From time to time, in each of our lives, someone enters and makes an indelible mark upon us. I’ve written here previously about some of those who have left marks on my life and influenced my career choices; another such person is Allan Fineblit, Q.C.
Allan is the outgoing CEO of The Law Society of Manitoba. He’s been the CEO of the Law Society of Manitoba (“LSM”) for some 16 years, through most of my years at the bar.
When I worked at the LSM, he was my boss. Nearly annually, I would sit down with him for a little chat about what else I might do at the Society. He always was ready with a creative idea for a new challenge to stem my growing boredom. Since I left the LSM to pursue other opportunities, he’s often joked that he was disappointed in my choice, as it damaged his record of successful long-term hires.
Allan has also left a significant mark on the legal profession in Manitoba, and throughout Canada. He leaves “big shoes” to fill at the LSM.
Allan’s style of leadership draws heavily upon his folksy charm. He is approachable and accessible, as demonstrated in his regular column in the Law Society’s Communiqué, Allan’s Odds & Ends, but he is equally comfortable in wielding the authority that comes with his position. When I worked at the LSM, I didn’t always agree with Allan’s decisions, especially those times when he “overruled” my recommendations, but he always communicated his decisions with respect, outlining his reasoning in such a way that one could clearly see how he got to his position.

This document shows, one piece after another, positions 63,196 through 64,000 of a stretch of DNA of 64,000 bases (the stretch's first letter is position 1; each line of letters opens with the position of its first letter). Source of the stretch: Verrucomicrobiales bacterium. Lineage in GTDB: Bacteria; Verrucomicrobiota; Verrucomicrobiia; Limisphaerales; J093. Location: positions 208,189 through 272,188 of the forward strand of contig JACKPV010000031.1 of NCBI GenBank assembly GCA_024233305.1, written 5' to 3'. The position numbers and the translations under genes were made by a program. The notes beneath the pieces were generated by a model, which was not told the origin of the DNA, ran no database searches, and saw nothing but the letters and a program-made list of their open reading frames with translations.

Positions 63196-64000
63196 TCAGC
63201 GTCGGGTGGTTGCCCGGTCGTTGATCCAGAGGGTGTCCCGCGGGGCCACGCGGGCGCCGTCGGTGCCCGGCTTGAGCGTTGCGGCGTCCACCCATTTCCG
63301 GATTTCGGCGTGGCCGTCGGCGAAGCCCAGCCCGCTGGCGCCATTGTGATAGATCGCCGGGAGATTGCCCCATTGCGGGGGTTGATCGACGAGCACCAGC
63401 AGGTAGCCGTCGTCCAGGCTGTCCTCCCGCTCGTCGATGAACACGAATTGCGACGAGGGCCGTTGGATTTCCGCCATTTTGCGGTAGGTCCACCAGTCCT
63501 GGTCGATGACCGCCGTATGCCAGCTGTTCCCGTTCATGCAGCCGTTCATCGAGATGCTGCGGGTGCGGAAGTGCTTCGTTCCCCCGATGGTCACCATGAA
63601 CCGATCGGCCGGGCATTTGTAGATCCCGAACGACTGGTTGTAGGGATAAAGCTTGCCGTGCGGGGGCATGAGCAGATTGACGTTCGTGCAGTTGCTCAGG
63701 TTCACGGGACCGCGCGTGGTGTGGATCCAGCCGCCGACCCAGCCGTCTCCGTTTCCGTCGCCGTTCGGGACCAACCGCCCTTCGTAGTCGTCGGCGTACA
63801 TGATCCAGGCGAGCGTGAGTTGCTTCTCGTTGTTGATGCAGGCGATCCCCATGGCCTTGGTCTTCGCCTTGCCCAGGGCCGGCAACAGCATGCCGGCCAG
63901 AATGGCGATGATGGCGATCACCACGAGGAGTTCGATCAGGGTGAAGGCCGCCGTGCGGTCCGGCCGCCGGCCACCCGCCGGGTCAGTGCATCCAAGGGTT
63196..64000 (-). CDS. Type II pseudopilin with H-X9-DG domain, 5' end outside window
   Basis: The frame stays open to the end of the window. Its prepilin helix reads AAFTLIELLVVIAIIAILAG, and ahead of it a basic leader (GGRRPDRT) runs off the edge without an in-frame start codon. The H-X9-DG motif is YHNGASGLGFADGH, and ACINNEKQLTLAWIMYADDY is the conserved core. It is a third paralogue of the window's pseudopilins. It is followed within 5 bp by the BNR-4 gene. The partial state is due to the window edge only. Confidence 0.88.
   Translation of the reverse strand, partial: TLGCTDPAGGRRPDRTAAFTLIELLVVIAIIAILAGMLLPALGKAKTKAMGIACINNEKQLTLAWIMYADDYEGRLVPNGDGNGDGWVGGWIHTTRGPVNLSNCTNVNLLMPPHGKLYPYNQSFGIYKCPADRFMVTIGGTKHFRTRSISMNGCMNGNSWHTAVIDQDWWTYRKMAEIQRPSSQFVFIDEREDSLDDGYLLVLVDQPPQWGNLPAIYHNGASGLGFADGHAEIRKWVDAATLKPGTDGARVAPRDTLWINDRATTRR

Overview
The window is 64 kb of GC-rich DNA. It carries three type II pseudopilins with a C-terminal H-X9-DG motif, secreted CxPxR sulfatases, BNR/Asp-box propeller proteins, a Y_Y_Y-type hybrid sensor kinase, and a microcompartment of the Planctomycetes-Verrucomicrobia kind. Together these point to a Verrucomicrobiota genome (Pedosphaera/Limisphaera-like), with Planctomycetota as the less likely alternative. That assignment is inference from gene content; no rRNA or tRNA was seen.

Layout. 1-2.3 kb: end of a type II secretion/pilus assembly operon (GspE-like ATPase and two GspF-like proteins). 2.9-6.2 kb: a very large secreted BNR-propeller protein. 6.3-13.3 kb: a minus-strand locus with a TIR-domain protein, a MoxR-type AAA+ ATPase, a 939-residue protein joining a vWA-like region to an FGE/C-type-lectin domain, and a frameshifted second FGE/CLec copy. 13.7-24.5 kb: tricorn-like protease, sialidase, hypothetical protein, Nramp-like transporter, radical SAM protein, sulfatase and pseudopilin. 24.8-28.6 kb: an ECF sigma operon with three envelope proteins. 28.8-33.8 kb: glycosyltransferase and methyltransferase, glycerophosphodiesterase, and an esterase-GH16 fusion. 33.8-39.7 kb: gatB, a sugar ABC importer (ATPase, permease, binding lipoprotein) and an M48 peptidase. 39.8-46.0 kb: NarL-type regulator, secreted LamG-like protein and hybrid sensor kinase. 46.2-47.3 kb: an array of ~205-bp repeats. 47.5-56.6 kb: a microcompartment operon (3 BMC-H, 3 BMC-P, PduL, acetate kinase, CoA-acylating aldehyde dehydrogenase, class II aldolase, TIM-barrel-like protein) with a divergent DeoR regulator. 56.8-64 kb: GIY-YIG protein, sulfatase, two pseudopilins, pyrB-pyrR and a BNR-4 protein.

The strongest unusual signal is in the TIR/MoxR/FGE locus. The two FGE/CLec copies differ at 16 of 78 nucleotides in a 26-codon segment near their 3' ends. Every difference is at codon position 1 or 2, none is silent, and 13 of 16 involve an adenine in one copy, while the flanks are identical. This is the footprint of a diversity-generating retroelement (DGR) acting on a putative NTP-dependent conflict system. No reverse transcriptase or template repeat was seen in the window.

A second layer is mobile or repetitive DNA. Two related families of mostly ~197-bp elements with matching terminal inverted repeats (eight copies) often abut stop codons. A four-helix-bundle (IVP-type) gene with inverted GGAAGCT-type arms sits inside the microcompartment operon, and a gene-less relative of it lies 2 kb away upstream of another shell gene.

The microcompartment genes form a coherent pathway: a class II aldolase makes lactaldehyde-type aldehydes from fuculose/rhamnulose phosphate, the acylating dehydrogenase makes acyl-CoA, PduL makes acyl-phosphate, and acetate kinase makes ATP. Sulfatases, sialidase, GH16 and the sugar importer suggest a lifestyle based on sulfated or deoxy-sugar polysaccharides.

What sets Allan apart from most is his vision. His view of the legal profession in Canada though rooted in where it has come from, boldly reaches upward and beyond where we are today to where we ought to be tomorrow. He is always looking ahead to how the profession could better meet the needs of the public it serves, but doing so with political acumen and pragmatism. I saw this when we worked together at the LSM, but even more clearly in the work he’s been doing on the Steering Committee for the CBA’s Futures Initiative.
Allan has recently announced he’s returning to private practice with Manitoba firm, Thompson Dorfman Sweatman LLP. This gives me a little chuckle as I have often heard him comment, in the context of dealing with issues of competence of members, that any lawyer with a practicing certificate is entitled to hang up their shingle and represent clients regardless how long they’ve been away from day to day legal practice. But Allan knows better than most of us what it takes to be a competent lawyer and I’ve no doubt he’ll ably demonstrate those skills as he hangs up his own shingle next month.